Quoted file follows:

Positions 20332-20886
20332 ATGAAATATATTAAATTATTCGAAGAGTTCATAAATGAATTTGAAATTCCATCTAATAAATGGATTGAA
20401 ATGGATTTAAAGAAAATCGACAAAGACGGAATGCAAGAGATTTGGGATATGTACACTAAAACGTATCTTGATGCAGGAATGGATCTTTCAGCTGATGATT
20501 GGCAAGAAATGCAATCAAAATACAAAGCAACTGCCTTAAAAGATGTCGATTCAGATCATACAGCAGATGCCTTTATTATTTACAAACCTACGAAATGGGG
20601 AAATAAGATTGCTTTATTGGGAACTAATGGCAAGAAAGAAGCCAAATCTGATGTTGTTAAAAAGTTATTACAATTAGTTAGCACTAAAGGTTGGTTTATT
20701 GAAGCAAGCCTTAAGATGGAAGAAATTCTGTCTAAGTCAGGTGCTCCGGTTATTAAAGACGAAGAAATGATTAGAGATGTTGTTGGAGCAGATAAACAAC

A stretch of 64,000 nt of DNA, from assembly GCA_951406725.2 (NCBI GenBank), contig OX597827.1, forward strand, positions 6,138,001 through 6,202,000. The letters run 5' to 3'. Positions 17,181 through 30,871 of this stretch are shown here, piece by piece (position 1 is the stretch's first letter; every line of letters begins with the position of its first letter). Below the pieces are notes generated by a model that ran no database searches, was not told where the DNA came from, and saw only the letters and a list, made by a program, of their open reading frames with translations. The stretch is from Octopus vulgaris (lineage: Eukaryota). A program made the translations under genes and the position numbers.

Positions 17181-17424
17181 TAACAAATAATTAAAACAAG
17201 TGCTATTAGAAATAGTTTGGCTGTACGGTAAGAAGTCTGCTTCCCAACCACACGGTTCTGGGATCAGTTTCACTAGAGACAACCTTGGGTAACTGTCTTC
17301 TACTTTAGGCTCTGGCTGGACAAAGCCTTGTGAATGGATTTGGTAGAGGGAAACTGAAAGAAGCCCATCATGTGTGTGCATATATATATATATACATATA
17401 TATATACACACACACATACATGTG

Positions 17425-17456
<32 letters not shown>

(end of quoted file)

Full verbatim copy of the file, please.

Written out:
Positions 20332-20886
20332 ATGAAATATATTAAATTATTCGAAGAGTTCATAAATGAATTTGAAATTCCATCTAATAAATGGATTGAA
20401 ATGGATTTAAAGAAAATCGACAAAGACGGAATGCAAGAGATTTGGGATATGTACACTAAAACGTATCTTGATGCAGGAATGGATCTTTCAGCTGATGATT
20501 GGCAAGAAATGCAATCAAAATACAAAGCAACTGCCTTAAAAGATGTCGATTCAGATCATACAGCAGATGCCTTTATTATTTACAAACCTACGAAATGGGG
20601 AAATAAGATTGCTTTATTGGGAACTAATGGCAAGAAAGAAGCCAAATCTGATGTTGTTAAAAAGTTATTACAATTAGTTAGCACTAAAGGTTGGTTTATT
20701 GAAGCAAGCCTTAAGATGGAAGAAATTCTGTCTAAGTCAGGTGCTCCGGTTATTAAAGACGAAGAAATGATTAGAGATGTTGTTGGAGCAGATAAACAAC

A stretch of 64,000 nt of DNA, from assembly GCA_951406725.2 (NCBI GenBank), contig OX597827.1, forward strand, positions 6,138,001 through 6,202,000. The letters run 5' to 3'. Positions 17,181 through 30,871 of this stretch are shown here, piece by piece (position 1 is the stretch's first letter; every line of letters begins with the position of its first letter). Below the pieces are notes generated by a model that ran no database searches, was not told where the DNA came from, and saw only the letters and a list, made by a program, of their open reading frames with translations. The stretch is from Octopus vulgaris (lineage: Eukaryota). A program made the translations under genes and the position numbers.

Positions 17181-17424
17181 TAACAAATAATTAAAACAAG
17201 TGCTATTAGAAATAGTTTGGCTGTACGGTAAGAAGTCTGCTTCCCAACCACACGGTTCTGGGATCAGTTTCACTAGAGACAACCTTGGGTAACTGTCTTC
17301 TACTTTAGGCTCTGGCTGGACAAAGCCTTGTGAATGGATTTGGTAGAGGGAAACTGAAAGAAGCCCATCATGTGTGTGCATATATATATATATACATATA
17401 TATATACACACACACATACATGTG

Positions 17425-17456
<32 letters not shown>